Making sourdough bread every day or two is a fair bit of work. It's fine if you can get into a routine with it but I'm still finding mine. Recently I did wonder out loud if I should carry on doing it as our main bread or just cut it back to every now and then ... the resounding answer was to do it every day which is nice to hear :~)

Thursday, 24 February 2011

Super strong homebrewed cider :-)

You will need:
5 litres of cheap 100% (unsweetened) apple juice, or equivalent. Last autumn we scrumped apples and bought a cheapish juicer (around £20) to juice them which was much more satisfying than buying the juice!
1 cup of sugar, any type. I use a mug to measure (half a bag)

1 heaped tsp brewing yeast
1 gallon demijohn with airlock

1. Pour 3 litres of the apple juice into a demijohn, make sure you dont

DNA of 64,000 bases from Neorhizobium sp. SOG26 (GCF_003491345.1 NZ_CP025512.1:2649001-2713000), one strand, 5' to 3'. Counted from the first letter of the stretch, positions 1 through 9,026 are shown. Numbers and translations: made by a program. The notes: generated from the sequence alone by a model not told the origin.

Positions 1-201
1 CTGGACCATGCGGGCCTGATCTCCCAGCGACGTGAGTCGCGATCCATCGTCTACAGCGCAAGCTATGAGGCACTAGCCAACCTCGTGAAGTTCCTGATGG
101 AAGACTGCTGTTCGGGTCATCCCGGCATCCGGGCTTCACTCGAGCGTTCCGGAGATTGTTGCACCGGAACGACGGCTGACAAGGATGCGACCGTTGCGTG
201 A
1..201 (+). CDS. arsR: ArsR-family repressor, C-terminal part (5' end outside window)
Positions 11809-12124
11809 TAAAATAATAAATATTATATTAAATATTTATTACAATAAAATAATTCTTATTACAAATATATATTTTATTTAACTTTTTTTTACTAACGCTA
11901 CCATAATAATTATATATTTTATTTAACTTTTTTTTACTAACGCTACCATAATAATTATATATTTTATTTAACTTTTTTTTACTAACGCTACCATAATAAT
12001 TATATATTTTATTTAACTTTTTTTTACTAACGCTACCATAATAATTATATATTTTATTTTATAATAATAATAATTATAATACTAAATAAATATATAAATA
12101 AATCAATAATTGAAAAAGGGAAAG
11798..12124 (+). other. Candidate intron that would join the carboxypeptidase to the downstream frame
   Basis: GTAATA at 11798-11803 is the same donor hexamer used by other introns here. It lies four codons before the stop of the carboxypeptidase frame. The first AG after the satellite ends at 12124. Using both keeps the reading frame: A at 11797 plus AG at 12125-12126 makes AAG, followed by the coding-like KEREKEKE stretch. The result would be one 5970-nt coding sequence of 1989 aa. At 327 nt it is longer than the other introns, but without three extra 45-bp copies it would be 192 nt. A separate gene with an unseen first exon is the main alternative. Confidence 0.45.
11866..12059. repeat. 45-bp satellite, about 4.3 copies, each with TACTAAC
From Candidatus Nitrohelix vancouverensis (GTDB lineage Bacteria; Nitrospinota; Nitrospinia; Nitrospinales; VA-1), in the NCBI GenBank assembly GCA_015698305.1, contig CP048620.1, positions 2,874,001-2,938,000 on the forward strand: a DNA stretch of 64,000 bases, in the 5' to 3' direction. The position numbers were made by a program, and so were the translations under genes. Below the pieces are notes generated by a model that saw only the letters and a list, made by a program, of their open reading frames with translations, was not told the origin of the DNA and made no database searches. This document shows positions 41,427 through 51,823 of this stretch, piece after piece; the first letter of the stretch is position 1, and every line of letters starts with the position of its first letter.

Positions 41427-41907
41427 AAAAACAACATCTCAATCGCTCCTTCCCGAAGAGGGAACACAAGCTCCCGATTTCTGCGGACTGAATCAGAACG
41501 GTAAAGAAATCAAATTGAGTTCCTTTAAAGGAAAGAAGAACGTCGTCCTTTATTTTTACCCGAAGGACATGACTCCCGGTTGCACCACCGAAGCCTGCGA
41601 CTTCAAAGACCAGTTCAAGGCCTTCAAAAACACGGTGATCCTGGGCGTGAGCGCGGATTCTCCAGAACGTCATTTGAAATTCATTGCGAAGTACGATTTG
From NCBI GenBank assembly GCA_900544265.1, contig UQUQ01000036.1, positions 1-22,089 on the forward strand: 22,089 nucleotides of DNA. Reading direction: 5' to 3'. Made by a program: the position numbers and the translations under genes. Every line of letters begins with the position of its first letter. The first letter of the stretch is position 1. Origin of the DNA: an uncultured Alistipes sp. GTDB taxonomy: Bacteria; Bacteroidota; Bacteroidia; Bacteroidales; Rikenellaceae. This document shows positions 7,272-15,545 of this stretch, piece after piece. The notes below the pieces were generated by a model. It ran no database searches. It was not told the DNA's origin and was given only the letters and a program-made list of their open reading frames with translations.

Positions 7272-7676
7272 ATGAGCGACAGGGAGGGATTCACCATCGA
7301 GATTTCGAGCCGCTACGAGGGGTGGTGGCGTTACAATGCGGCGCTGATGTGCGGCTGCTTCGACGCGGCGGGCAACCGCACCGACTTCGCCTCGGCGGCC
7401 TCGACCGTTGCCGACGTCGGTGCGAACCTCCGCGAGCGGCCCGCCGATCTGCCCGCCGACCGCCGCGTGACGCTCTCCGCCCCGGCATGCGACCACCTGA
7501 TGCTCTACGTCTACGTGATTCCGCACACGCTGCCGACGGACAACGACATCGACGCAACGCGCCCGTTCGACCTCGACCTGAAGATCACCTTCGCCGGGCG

add it all straight away as it froths quite a bit at the start of brewing,
due to the action of the yeast.

2. Add a heaped teaspoon of yeast into the demijohn, super yeast or turbo
yeast is better, as it makes the alcohol content higher. Normal brewers
yeast is fine as well.

Give it a good stir or shake around
so the ingredients get mixed

Place it somewhere warm and after several hours it should start to bubble
or froth up.

3. Bung in the airlock and place it in a warm place. It should start to
get quite active and start to bubble away, sometimes even frothing. When
this stage has calmed down, normally after a couple of days, add the rest
of the apple juice until the demijohn is nearly full.

4. Now just leave it until it stops bubbling, which means fermentation has

5. Let it clear for a day or so, then it can be put into other bottles
(racked off) or poured straight into a mug and drank :-)

The turnaround for this brew can be a week, or a bit longer, depending on